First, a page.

Hello. I’m James and I’ve been running a quiet Open Data success story up in Scotland and the North for almost four years now. Open Tech Calendar is a website that lists tech events for the community.
It started because of my involvement in a local Scottish event, Tech Meetup. This was always seen as a place to bring many small parts of the community together – it always has a space at the start for announcements for instance.
It also had a Google Calendar of everyone’s events. However while Google Calendar is great as a personal calendar, it was never designed as a group calendar. One day we woke up to find almost all of it had been deleted and we had no way of getting it back. I set out to make a replacement that could make the data more useful in terms of filters and reusability but most importantly, safer for many people editing events at once.
Open Tech Calendar is a directory of tech events; we simply list events and are happy to link to the original website and ticket page of the event. (One of the problems with many event listing sites is they try and “take over” an online listing of the event, and we try and avoid that.)
The Open in the title means several things; anyone is free to add or edit events like a Wiki. (We can also import some other data sources.) We try and have easy web interfaces to do this, and so far several hundred people have added data.
But it also means we make our data open in many different formats, filtered by many different variables. Our Open API served over 1,000,000 hits in 2015 and you can get feeds in iCS, JSON or ATOM. Feeds can be of all events, only events in one area or events run by one group. We know many people export a feed straight into their personal calendar, others reuse our data on other websites and some people make dashboards for offices with upcoming events.
The event wiki software behind Open Tech Calendar is Open Sourced for other people and communities to use. It’s really focused on providing a space where many different people can edit the same calendar safely to share knowledge of events, and there are features to support that. It’s a particular niche that we often have problems getting across to people, but we think is worthwhile.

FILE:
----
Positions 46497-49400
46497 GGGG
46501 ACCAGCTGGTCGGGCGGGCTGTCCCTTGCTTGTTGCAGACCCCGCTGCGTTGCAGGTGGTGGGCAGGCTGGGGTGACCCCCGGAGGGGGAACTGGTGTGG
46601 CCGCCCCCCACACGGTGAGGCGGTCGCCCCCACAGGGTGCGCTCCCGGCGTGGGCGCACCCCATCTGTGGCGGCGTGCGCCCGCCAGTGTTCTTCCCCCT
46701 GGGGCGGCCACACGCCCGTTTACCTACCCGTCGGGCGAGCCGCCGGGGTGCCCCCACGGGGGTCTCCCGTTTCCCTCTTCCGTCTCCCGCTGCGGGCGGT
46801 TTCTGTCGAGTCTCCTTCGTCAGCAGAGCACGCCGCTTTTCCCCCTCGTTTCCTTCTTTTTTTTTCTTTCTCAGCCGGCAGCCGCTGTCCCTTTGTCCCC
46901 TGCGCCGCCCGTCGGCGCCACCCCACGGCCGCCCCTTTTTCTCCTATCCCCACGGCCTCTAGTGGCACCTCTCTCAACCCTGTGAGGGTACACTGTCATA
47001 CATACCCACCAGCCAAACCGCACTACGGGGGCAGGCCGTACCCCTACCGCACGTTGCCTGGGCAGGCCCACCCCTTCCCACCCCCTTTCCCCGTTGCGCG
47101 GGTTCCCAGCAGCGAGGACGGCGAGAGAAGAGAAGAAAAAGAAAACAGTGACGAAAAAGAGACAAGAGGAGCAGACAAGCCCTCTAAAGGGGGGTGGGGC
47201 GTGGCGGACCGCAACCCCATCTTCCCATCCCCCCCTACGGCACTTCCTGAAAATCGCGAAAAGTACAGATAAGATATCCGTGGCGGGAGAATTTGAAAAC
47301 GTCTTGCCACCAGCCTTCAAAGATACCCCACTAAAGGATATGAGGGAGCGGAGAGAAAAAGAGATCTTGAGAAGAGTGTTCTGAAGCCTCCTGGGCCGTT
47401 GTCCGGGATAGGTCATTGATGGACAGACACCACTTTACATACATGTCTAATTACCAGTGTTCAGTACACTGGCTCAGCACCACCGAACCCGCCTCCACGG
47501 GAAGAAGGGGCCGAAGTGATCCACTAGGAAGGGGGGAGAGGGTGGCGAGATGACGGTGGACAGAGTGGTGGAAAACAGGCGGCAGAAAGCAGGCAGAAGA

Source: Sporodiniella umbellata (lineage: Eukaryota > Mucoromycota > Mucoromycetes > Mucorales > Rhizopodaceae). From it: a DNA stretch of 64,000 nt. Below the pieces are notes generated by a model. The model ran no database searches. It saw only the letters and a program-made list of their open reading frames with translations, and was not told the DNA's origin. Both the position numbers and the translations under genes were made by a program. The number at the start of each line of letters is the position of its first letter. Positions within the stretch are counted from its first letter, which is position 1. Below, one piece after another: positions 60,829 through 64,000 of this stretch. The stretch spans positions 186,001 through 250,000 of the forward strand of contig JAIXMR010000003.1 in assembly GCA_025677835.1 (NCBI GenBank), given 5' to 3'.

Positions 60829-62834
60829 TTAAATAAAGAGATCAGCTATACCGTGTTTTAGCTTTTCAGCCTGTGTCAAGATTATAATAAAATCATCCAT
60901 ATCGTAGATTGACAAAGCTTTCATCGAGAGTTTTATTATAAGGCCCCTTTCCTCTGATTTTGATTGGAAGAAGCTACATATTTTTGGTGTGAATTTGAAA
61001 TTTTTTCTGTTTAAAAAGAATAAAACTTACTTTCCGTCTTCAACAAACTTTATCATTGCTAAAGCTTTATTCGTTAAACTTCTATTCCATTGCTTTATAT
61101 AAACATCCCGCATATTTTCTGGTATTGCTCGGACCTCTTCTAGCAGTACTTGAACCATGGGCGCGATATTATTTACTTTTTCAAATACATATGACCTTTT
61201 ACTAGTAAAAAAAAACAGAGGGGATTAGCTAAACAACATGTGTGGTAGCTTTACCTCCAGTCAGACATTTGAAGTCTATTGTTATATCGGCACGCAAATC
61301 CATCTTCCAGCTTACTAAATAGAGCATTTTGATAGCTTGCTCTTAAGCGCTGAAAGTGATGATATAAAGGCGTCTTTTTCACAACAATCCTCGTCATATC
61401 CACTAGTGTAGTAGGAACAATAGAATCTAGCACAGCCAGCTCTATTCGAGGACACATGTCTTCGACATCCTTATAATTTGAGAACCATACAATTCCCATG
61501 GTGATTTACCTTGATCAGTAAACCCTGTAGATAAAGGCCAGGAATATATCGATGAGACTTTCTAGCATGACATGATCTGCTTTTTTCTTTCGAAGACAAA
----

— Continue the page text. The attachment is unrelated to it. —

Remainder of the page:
The existing Open Data around events has in many ways been disappointing – a lot of people have said “oh, you can use a lot of Open Data in this” when first hearing about this. However, it turns out there was very little existing data we could reuse! There was the obvious problems like dealing with closed API’s and restrictive licensing terms around them or events that just didn’t have an Open Data feed (and you would have hoped tech events would know better). But also some more subtle ones. For instance, many people set up recurring events in a calendar then forget to ever update them – so an event that runs on the 4th Wed in the month might not run in Dec as that clashes with Christmas, and that’s a special case that requires an update. Also there is no good event Open Data format, which complicates things.
So we see one of our core missions as providing and trying to encourage others to provide much better Open Data around events! If you are interested in a community of people working on better knowledge of events, check out Open Tech Calendar for tech events or the Open Source software behind it for your own community!